Visiting the Clerve River at Clervaux, Luxembourg: convergence and linguistic refraction
6 official spellings for the river within a few hundred metres
The main picture which I have supplied, above, is of the Clerve River at Clervaux, in the northern Grand Duchy of Luxembourg. This small town is very photogenic, given the somewhat dramatic, surrounding wooded topography and the presence of various historic buildings. The Clerve River thus forms part of the backdrop of not a few photographic scenes of the town which are captured.
Being the Grand Duchy of Luxembourg, everything here is trilingual (but see, below also) and thus one would expect that just as the town of Clervaux has three names — French, German and Létzebuergesch (1) respectively — so, also the river which flows through (but note the preposition, please!) it has three forms of its name, also.
In French, the town's name is Clervaux.
In German the town's name is Clerf.
In Létzebuergesch its name is Klierf. (There is also a local Létzebuergesch, regional variant: Cliärref.)
Similarly, the river which flows through the town is known in French as the Clerve.
In German, the river is the Klerf.
In Létzebuergesch the river is known as the Klierf.
But please note that I used the preposition 'through': these are the names that the river carries when it flows through the town of Clervaux; because, until a few hundred metres north of Clervaux, the river is known as the Wiltz.
At least, Wiltz is the accepted French form of its name; this is the German form of the name, also.
In Létzebuergesch, the river's name is Wolz.
All these variations are officially present within the space of a few hundred metres. (No wonder North Americans sometimes find parts of Europe quite impenetrable! For a whole host of reasons, Luxembourg has long enjoyed close and warm relations with the United States; those Americans who manage to visit this small country will find it amazingly varied.)
The Clerve/Wiltz River is in the Rhine (2) basin, successively via the Sûre (3) and Moselle (4) rivers.
However, not all the water courses of Luxembourg fit so easily into this trilingual pattern. For example, the Maragole, in the south west of the country, has the same, invariant spelling in French, German and Létzebuergesch; interestingly, also, unlike most of the other water courses in the Grand Duchy, it is situated in the Meuse (5) basin.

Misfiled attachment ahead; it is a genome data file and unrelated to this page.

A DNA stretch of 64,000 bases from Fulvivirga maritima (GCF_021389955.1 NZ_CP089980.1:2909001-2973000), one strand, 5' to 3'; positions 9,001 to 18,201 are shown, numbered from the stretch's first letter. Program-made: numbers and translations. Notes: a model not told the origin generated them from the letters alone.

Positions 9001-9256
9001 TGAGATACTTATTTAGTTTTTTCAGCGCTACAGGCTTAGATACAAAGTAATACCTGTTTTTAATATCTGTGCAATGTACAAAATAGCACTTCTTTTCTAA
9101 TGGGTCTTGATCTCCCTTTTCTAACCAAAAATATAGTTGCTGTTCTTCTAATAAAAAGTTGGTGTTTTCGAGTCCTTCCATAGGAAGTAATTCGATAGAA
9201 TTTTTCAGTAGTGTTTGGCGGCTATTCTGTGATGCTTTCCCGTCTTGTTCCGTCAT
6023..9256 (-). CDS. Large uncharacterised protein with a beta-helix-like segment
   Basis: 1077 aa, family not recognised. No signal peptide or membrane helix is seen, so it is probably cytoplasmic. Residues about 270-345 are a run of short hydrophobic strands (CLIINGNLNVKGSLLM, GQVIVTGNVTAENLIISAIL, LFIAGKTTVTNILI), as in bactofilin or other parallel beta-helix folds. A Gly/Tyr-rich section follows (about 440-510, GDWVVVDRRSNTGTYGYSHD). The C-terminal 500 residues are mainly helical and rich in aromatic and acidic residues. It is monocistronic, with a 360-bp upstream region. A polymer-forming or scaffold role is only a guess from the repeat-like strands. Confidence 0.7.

Clervaux is the name of both a town and a canton of the Grand Duchy of Luxembourg, situated in the region of Oesling: the French and German spelling; the Létzebuergesch spelling is Éislek.
October 25, 2012
(1) Létzebuergesch is designated the national language of the Grand Duchy of Luxembourg.
(2) Regarding the Rhine River, the French spelling is Rhin, the German spelling is Rhein and (not to be outdone) the Létzebuergesch spelling is: Rhäin — not that there is Létzebuergesch-speaking territory anywhere near the Rhine, but since the waters of many of the Grand Duchy's rivers eventually flow into the Rhine, a specifically Létzebuergesch form of this river has arisen also.
(3) The Sûre is the French spelling of this river; Sauer is the spelling for both German and Létzebuergesch; there is also a Walloon spelling: Saure.
(4) The Moselle is the French spelling of the river; the German spelling is Mosel; the Létzebuergesch spelling is Musel.
(5) The Meuse is the French and Létzebuergesch spelling of the river's name; the German spelling is Maas, there is also a Walloon spelling: Mouze. (Interestingly, during the Battle of the Bulge which was fought in part on the territory of the Grand Duchy, an advance party of German troops actually reached the Meuse.)
Also worth seeing
In Clervaux itself, there is some striking church architecture, an imposing castle, and associations with the Battle of the Bulge.
Esch-sur-Sûre (distance: 35 kilometres) has a ruined castle on a rock overlooking the meandering Sûre River.
How to get there: The nearest large international airport is Luxembourg (Aéroport de Luxembourg ), at Findel, from where car rental is available. The Luxembourg railroad company CFL maintains a regular service to Clervaux from Luxembourg City. You are advised to check with the airline or your travel agent for up to date information. Please refer to appropriate consular sources for any special border crossing arrangements which may apply to citizens of certain nationalities.
MJFenn is an independent travel writer based in Ontario, Canada.
Other of my hubpages may also be of interest
- Visiting the Mullerthal: the Little Switzerland of Luxembourg
- Visiting Mertert, Luxembourg: the largest port of the landlocked Grand Duchy
- Visiting Dasbourg-Pont, Luxembourg and the Our River: hamlet in the Grand Duchy of military signific
- Visiting the Reibach, Lieler, Luxembourg: spellings and cross-border issues
- Visiting Martelange, Belgium: or, Be confused by this quadrilingual town
For your interest, these items may be of interest
More by this Author
Step into the city of Cahors in the French department of Lot, and it is like a step back into the Middle Ages. The Valentré bridge has linked the two banks of the Lot River since the 14th century. It is...
Close to the Medieval Pont Valentré, Cahors Station building is a striking neo-Classical structure which dates from the early part of the 3rd French Republic.
- 0Visiting Mexico City, and its Venustiano Carranza suburb and airport: remembering figures of Mexican history
It is well known that Mexico City's international airport is named for Don Benito Juárez (Spanish: Aeropuerto Internacional de la Ciudad de México Benito Juárez ). Texans and American travellers...
No comments yet.